In St. Louis, four officers were shot amid protests Monday night, Police Chief Hayden John Hayden said.

PHOTO: A protestor waves a burned American flag over a fire during a protest against the death in Minneapolis police custody of African-American man George Floyd, in St Louis, Missouri, U.S., June 1, 2020. Picture taken June 1,2020 (Lawrence Bryant/Reuters)
PHOTO: A protestor waves a burned American flag over a fire during a protest against the death in Minneapolis police custody of African-American man George Floyd, in St Louis, Missouri, U.S., June 1, 2020. Picture taken June 1,2020 (Lawrence Bryant/Reuters)

All four officers have non life threatening injuries. Two were shot in the leg, one was shot in the foot and the other was shot in the arm.

Hayden said that a peaceful protest began around 3 p.m. with a couple of thousand people in attendance, but later a group of about 200 people started looting.

The group reportedly set off fireworks aimed at officers.

PHOTO: A member of the St. Louis Fire Department removes a hose outside a vandalized and burned convenience store, June 2, 2020, in St. Louis, the morning after protests against the death of George Floyd. (Jeff Roberson/AP)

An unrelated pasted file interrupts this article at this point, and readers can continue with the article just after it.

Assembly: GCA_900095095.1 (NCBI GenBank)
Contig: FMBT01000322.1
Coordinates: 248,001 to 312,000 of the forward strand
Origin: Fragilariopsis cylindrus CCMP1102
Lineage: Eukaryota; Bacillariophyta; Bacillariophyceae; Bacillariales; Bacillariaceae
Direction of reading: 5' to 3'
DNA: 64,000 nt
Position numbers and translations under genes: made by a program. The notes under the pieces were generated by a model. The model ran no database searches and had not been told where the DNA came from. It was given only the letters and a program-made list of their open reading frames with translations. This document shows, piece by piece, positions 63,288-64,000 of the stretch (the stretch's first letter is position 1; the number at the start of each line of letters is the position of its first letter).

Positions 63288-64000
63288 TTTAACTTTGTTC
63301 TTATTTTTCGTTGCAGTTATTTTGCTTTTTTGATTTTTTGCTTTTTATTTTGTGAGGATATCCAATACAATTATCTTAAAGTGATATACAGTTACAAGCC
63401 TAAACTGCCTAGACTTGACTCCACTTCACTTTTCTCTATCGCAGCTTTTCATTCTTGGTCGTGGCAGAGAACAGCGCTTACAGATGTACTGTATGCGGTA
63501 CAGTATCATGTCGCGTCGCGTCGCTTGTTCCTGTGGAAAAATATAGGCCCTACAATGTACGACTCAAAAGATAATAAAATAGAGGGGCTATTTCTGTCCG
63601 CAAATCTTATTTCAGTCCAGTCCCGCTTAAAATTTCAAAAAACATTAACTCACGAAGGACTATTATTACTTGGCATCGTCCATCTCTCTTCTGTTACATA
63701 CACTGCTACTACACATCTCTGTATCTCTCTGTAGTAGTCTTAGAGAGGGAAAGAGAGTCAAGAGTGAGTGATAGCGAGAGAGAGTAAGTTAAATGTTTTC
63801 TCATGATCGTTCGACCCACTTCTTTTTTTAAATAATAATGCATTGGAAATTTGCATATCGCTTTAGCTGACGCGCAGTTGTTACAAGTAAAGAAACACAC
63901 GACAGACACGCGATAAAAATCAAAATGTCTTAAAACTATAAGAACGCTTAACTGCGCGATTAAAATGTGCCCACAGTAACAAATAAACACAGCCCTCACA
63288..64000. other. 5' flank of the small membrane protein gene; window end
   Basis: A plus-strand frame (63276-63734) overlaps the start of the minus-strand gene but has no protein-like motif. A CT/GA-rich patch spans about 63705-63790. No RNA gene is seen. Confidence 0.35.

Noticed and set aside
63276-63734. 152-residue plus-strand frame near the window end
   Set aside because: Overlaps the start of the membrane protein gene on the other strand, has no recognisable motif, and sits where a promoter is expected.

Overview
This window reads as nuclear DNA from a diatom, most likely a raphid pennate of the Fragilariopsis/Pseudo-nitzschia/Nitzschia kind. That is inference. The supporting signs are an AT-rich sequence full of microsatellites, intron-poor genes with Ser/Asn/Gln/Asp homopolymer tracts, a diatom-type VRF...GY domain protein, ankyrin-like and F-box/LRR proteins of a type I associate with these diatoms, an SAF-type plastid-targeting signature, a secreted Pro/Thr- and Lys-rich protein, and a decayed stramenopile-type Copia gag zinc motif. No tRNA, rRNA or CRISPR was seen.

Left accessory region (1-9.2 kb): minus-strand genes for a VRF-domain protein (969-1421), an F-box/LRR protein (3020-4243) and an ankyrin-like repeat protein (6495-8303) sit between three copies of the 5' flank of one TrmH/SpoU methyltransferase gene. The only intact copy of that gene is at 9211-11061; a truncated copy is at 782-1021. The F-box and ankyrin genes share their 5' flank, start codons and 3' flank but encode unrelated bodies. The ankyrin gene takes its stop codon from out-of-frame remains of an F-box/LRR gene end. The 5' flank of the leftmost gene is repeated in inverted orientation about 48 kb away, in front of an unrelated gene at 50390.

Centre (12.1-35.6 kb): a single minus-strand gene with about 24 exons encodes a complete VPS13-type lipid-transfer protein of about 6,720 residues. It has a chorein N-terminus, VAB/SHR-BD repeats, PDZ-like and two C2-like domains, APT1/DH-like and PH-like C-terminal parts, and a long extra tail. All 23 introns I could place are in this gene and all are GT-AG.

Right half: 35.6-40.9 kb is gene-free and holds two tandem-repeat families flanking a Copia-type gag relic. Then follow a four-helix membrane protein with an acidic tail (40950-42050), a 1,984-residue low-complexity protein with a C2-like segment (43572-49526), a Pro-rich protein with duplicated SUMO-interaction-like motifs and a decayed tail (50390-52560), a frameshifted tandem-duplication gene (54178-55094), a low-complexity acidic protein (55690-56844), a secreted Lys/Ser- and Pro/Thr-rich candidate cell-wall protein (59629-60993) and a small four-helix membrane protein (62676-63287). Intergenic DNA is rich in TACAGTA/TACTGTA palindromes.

PHOTO: A member of the St. Louis Fire Department removes a hose outside a vandalized and burned convenience store, June 2, 2020, in St. Louis, the morning after protests against the death of George Floyd. (Jeff Roberson/AP)

Hayden said the officers, who he said exhibited restraint throughout the ordeal, also had gas thrown on them.

That is when, he said, several officers, who were standing on the line, all of a sudden felt pain and realized that they had been fired.

1:57 a.m.: LAPD Chief apologizes for equating looters with officers involved in Floyd’s death

In Los Angeles, Police Chief Michel Moore apologized for a remark he made during a mayor’s press conference Monday afternoon. He had said: “We didn’t have people mourning the death of this man, George Floyd, we had people capitalizing. His death is on their hands as much as it is those officers … We didn’t have protests last night. We had criminal acts.”

The comment was met with immediate backlash and Black Lives Matter LA called for Moore to be fired in a tweet.

Several hours later, amid much criticism, Moore issued an apology on Twitter saying that he misspoke during the press conference.

ABC News’ Alexandra Faul, Sabina Ghebremedhin, Will Gretzky, Marilyn Heck, Aaron Katersky and John Parkinson contributed to this report.

George Floyd protest live updates: Officers shot in Vegas, St. Louis originally appeared on abcnews.go.com